The title of Shigeyuki Kihara’s exhibition is lifted from a large-scale painting by Paul Gauguin completed in 1897 shortly before he died in Tahiti. Kihara uses these questions to frame her examination of Samoan culture and society following the tsunami of 2009, last year’s celebration of the 50th anniversary of Samoa’s independence and, most recently, the destruction caused by Cyclone Evan.
Taking inspiration from a late 19th-century photograph, Samoan Half Caste, by New Zealand photographer Thomas Andrew, Kihara dons a Victorian mourning dress and re-visits a character first seen in her performance works Taualuga: The Last Dance (2006); Siva in Motion (2012) and Galu Afi: Waves of Fire (2012).
The settings chosen by Kihara for her photographs are pointed allusions to the social, religious, economic and political issues the artist wishes to highlight. Using extant architectural trappings of previous colonising powers as backdrops, images such as the Old Apia Courthouse, Apia are loaded with multiple histories. In addition to this, Kihara asks the viewer to consider the role of neo-colonialism in present-day Samoa, using population drift (Departures, Faleolo Airport) and economic influence (the Chinese-funded development in Aquatic Centre, Tuanaimato) as pertinent examples.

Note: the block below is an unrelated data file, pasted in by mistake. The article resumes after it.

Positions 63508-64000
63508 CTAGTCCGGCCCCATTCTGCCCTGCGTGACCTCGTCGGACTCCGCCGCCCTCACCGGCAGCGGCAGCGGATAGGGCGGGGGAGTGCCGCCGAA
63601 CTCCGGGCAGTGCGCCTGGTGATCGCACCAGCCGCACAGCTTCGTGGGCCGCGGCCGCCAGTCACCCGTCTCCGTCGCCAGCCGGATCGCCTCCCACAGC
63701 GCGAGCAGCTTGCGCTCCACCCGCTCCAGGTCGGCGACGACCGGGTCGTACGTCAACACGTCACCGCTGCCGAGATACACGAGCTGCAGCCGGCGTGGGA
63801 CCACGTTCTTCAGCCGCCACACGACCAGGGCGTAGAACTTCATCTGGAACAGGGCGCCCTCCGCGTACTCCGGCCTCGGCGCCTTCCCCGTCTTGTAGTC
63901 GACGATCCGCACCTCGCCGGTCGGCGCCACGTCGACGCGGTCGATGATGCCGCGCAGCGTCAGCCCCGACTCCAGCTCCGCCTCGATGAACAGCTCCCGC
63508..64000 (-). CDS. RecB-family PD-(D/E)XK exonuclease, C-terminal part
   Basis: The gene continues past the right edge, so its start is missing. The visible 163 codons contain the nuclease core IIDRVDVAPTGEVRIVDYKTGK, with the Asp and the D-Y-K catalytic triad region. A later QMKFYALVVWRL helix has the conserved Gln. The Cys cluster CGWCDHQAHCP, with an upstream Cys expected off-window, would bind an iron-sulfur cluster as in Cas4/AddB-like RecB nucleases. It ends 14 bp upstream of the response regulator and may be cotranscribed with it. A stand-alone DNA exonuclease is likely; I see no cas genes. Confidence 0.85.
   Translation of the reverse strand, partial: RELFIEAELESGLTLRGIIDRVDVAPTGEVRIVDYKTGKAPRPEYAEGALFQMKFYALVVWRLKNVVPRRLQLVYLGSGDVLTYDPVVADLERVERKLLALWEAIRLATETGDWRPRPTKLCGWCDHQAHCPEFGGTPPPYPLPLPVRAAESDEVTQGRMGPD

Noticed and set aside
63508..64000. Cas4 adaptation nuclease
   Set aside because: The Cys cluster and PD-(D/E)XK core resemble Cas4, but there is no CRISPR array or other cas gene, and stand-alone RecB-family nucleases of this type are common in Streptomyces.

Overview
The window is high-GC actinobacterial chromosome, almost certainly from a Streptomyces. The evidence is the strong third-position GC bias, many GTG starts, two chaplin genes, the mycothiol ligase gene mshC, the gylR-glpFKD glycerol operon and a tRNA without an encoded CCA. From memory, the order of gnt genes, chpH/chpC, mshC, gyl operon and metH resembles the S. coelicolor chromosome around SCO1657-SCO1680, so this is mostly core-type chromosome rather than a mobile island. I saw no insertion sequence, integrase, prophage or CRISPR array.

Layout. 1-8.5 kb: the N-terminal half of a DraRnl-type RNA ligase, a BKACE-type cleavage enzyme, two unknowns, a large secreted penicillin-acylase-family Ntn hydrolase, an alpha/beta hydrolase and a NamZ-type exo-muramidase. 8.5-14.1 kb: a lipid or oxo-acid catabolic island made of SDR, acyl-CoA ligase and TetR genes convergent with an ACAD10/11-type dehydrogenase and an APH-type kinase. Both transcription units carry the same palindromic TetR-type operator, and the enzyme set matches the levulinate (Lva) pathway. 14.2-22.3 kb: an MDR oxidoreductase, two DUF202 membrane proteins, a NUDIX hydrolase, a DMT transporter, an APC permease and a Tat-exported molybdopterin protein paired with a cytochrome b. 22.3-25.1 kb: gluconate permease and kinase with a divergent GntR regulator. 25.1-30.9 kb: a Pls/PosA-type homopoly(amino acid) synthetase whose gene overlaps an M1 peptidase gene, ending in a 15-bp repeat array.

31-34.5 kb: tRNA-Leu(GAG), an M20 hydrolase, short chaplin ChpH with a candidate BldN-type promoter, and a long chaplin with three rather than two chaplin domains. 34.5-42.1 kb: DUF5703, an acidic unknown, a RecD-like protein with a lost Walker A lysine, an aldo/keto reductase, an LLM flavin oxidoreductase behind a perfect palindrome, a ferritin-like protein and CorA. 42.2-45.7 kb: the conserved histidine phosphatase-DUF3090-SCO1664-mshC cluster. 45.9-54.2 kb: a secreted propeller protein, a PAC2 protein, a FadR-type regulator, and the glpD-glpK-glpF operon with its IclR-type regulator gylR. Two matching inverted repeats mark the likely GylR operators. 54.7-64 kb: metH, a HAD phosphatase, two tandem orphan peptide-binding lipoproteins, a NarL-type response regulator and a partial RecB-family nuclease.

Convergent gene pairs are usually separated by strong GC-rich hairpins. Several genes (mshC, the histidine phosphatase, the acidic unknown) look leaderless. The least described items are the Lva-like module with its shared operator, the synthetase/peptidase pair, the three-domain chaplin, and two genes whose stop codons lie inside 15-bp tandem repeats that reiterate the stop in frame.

Kihara turns her gaze onto the environmental destruction wrought in her country over the past four years, revisiting the subject of her Wallace Award-winning work Galu Afi. The artist’s images of a roofless schoolroom, a tattered plantation and a picture-postcard beachfront are poignant reminders that a tsunami’s personal and physical damage remains long after the media coverage of such disasters has finished.
Throughout this suite of photographs, Kihara uses the stark outlines of her 19th century taffeta gown as a vivid contrast to her choice of backdrops, be it the rounded lines of the Fale Fono (Samoan Parliament buildings) or the manicured gardens that were the site of the Mau headquarters. Her use of strong shadows requires close, concentrated examination by the viewer and the choice of black and white enhances the dense textures and geometries of the subjects.
Referencing the staged photographic postcards of the ‘South Seas’, Kihara’s lone figure stands as silent witness to scenes of political, historical and cultural importance in present-day Samoa. She turns the camera on her country’s colonial past, the impact of burgeoning globalisation, ideas of indigeneity and the role of government in an independent Samoa. Kihara “unpacks the myth” (1) of her country as an untouched Pacific paradise as seen through the eyes of colonial powers and tourist photographs.
1. Artist statement, January 2013.